“Baby, we’ve had enough fun in the last couple of years. Let’s just do it our way and love, love, love!”
~ my friend and fellow breast cancer warrior, Ivy
My struggle with cancer began in 2011 with a surprising diagnosis: Breast cancer.
Nobody is ever ready for a cancer diagnosis: But I’m so healthy! I eat all the right foods! I exercise! I get enough sleep and take my vitamins!
Seven days after the diagnosis, the surgeon removed my right breast and a few lymph nodes. Four weeks after the mastectomy began came six months of treatment and almost a dozen more surgeries.
I decided to surrender to the doctors during treatment; if a medical professional recommended something I followed through. Instead of worrying about alternatives to conventional treatment, I decided to focus on love—I would study it, ask for it, pray for it, practice it.
“Dear children; let us not love with words or tongue but with actions and in truth.” ~ John 3:18
Chemotherapy—the very word makes me want to close my eyes and turn away.
What does chemotherapy mean? Preparation; pack a lunch, enlist a loved one to keep one company, plan for possible side effects (eat ginger, take steroids and xanax, drink smooth move tea, charge your iPhone).
The actual treatment: blood being drawn, visits with the medical oncologist, waiting for orders, taking the hand of a very gentle oncology nurse who leads one to a recliner where one sits still as an IV line is installed to deliver poison directly into one’s veins. A poison that will bring one to the brink of death and leave you there for a few days.
I was not afraid to ask for prayer, love and light before treatments. And I got it! Hundreds of Facebook messages, texts, calls, gifts, cards, letters, visits. Love in action; receiving love took much more effort than giving love.
“I have found thee paradox that if you love until it hurts, there can be no more hurt, only more love.”
~ Mother Theresa
Oh, it hurts. It’s not until the next day when one feels like a truck hit them. Fatigue, nausea, hives, constipation, pain, hot flashes, fungal infection, insomnia, loss of appetite, loss of the sense of smell, disruption in your sense of taste where everything tastes rotten, muscle pain, joint pain, loss of mental acuity, memory loss, weight gain, dangerous allergic reactions, baldness, really slow healing, balance issues. And now I’ll be immune compromised for more than a year.
But every day after treatment, I’ll feel better until three weeks go by and the cycle starts again.
I kept repeating affirmations like; “The chemotherapy is washing me clean of any and all cancer cells and it is life affirming.” And, “I feel good. I feel great. I feel wonderful.”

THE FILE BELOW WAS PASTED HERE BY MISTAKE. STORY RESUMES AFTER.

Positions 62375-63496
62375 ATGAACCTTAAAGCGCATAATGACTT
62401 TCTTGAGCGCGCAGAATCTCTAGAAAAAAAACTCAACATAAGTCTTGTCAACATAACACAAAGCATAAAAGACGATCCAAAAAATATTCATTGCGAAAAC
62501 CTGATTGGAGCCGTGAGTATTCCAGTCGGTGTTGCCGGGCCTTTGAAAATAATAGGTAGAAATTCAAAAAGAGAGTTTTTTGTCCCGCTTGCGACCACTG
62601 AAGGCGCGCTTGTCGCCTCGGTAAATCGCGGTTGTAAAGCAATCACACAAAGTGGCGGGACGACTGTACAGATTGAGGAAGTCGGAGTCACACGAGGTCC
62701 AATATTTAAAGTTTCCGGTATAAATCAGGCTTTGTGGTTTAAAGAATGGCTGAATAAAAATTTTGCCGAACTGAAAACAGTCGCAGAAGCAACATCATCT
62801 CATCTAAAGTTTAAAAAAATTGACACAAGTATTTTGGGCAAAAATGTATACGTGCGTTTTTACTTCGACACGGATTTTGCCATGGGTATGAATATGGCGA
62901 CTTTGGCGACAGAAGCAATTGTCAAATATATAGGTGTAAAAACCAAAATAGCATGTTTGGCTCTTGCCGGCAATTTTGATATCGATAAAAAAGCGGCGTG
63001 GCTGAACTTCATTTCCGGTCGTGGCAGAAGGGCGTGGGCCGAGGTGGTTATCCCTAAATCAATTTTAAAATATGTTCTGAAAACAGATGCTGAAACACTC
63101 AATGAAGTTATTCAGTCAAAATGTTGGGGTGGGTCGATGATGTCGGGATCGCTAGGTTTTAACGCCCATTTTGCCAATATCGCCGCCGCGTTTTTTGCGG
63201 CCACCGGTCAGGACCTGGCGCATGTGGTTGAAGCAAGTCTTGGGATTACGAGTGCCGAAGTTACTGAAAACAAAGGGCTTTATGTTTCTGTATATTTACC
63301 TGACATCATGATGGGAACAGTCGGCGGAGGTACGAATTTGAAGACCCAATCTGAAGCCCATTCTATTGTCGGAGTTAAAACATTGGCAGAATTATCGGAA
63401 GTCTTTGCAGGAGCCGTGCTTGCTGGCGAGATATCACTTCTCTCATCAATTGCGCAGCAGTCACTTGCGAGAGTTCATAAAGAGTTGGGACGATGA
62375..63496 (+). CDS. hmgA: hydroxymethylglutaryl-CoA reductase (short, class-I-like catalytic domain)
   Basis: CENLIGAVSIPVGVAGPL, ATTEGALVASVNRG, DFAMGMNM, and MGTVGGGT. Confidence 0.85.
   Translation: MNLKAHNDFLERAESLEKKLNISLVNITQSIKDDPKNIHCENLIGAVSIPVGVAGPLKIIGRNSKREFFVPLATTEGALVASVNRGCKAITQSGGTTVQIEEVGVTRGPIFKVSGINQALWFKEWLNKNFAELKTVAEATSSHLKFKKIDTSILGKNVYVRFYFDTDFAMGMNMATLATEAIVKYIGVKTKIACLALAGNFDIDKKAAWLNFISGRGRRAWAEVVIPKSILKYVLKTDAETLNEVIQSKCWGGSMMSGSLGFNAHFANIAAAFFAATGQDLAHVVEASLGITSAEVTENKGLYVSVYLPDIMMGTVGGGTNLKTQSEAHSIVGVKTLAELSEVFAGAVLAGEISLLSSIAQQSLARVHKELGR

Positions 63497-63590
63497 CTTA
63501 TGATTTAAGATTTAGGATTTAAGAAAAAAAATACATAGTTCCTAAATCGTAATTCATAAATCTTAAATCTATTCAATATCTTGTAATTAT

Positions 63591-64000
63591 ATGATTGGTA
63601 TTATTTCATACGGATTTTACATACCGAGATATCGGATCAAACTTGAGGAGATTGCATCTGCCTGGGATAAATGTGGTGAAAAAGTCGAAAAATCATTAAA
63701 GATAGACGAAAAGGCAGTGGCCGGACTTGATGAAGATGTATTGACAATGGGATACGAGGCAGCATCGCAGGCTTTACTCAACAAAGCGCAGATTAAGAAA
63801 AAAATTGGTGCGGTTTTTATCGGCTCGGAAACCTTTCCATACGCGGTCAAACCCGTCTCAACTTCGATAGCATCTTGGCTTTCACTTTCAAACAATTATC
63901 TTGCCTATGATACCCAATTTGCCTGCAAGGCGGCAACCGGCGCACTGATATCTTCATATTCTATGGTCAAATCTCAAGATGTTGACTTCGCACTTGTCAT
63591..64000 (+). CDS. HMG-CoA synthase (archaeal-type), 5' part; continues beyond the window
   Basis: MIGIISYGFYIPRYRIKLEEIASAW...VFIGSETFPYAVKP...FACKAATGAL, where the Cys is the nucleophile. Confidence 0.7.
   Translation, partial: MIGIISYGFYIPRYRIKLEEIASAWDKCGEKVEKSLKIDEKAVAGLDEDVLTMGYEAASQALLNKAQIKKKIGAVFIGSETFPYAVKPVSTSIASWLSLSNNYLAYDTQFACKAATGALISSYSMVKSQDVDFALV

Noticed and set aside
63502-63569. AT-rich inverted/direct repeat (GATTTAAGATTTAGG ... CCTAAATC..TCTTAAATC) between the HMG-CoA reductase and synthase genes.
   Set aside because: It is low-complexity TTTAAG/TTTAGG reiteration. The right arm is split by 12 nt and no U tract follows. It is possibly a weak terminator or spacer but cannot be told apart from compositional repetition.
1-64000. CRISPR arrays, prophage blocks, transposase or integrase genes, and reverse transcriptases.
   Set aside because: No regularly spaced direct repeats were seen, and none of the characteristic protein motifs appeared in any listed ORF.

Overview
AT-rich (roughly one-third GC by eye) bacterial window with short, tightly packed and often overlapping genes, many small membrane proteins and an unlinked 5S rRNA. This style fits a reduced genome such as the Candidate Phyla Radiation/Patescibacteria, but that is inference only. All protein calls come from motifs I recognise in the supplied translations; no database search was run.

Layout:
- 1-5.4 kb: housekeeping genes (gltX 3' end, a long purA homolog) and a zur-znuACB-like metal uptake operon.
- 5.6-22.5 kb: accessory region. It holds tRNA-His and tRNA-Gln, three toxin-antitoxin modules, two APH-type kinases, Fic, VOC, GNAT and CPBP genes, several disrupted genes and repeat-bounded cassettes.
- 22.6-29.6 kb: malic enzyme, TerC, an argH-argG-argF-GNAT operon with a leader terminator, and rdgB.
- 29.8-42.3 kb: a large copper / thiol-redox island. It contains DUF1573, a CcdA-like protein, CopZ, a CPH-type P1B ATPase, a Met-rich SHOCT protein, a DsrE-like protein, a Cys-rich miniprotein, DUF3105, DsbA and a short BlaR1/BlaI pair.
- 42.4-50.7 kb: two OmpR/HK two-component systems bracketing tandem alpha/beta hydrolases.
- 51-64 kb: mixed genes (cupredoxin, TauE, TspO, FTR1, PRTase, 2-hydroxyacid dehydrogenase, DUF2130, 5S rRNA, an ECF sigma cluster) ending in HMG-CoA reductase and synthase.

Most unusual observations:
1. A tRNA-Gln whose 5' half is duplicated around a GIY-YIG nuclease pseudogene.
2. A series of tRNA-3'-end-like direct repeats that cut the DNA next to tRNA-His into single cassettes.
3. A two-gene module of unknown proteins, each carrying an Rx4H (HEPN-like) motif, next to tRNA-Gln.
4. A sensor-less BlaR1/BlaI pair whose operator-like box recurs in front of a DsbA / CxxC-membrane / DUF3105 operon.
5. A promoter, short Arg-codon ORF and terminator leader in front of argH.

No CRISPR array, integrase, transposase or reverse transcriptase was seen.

I built a love altar where I meditated on love.
I practiced random and planned acts of kindness where I handed out cards that said to pass it on. I completed 29 Facebook postings of love quotes during the month of February and called it my 29 days of love project (it was a leap year).
“Where there is love; there is life.” ~ Mahatma Gandhi
There is a little break between chemotherapy and radiation therapy, then started the seven weeks of daily treatments, with weekends off. So, I get measured and scanned and tattooed. I lie (half naked) on a cold, metal table with my arms extended over my head while gamma rays shoot into and around my scar, sometimes 20 minutes, sometimes more than an hour.
The technicians protect my healthy parts with sheets of lead so the machine can aim only at the scar and the tissue beneath. The lights go off, I am left alone in the room, and the machine buzzes, whirrs and ticks all around me, 360 degrees.
At first I notice nothing, but after a couple of weeks, profound fatigue sets in. Fatigue so bad the air seems as heavy and thick as oatmeal, and as hard to negotiate. Fatigue so bad I really have to think about walking from the car to the door.
And then the burning starts.
Remember, I’m immune compromised and my body is slow to heal. Even if I could heal, there’s no chance to. I’m getting another treatment in 24 hours. Also, my skin has been irreparably damaged, so when the blistering starts, I won’t get better. I’ll continue to ooze and peel. That doesn’t really matter, though, since soon my skin will turn black and fall off. I stayed home for a week wrapped in a blanket after radiation was over; I couldn’t tolerate wearing clothes.
During the long weeks of radiation, I decided to modify the 29 gifts project and make it 35 gifts.
Every day of radiation, I gave a gift to strangers, loved ones, family, friends. I also decided to be grateful and started writing thank you letters, sometimes 10 a day.
“Love expects no reward. Love knows no fear. Love Divine gives-does not demand. Love thinks no evil; imputes no motive. To love is to share and serve.”
So what does this mean, love cures cancer?
Not that I will necessarily survive surgery and treatment. God knows I almost didn’t; I was close to death more than once. I am grateful I did survive, but strange as it may sound that wasn’t the goal of all my projects, challenges, actions and meditations.
My goal was to live each day as a gift and to fill each day with love.
Love does not guarantee treatment will make the cancer go away, or even that anyone will survive treatment. Love cures cancer by making cancer irrelevant.
Love conquers cancer.
And that’s what surviving cancer means to me. To practice love all day, every day. To strive to be love’s body. To be love walking around.
“To love abundantly is to live abundantly; and to love forever is to live forever.” ~ Henry Drummond
Early in treatment, I chose one little word to focus on.
I chose love.
Love cures cancer.
Love elephant and want to go steady?
Editorial Assistant: Laura Ashworth/Editor: Bryonie Wise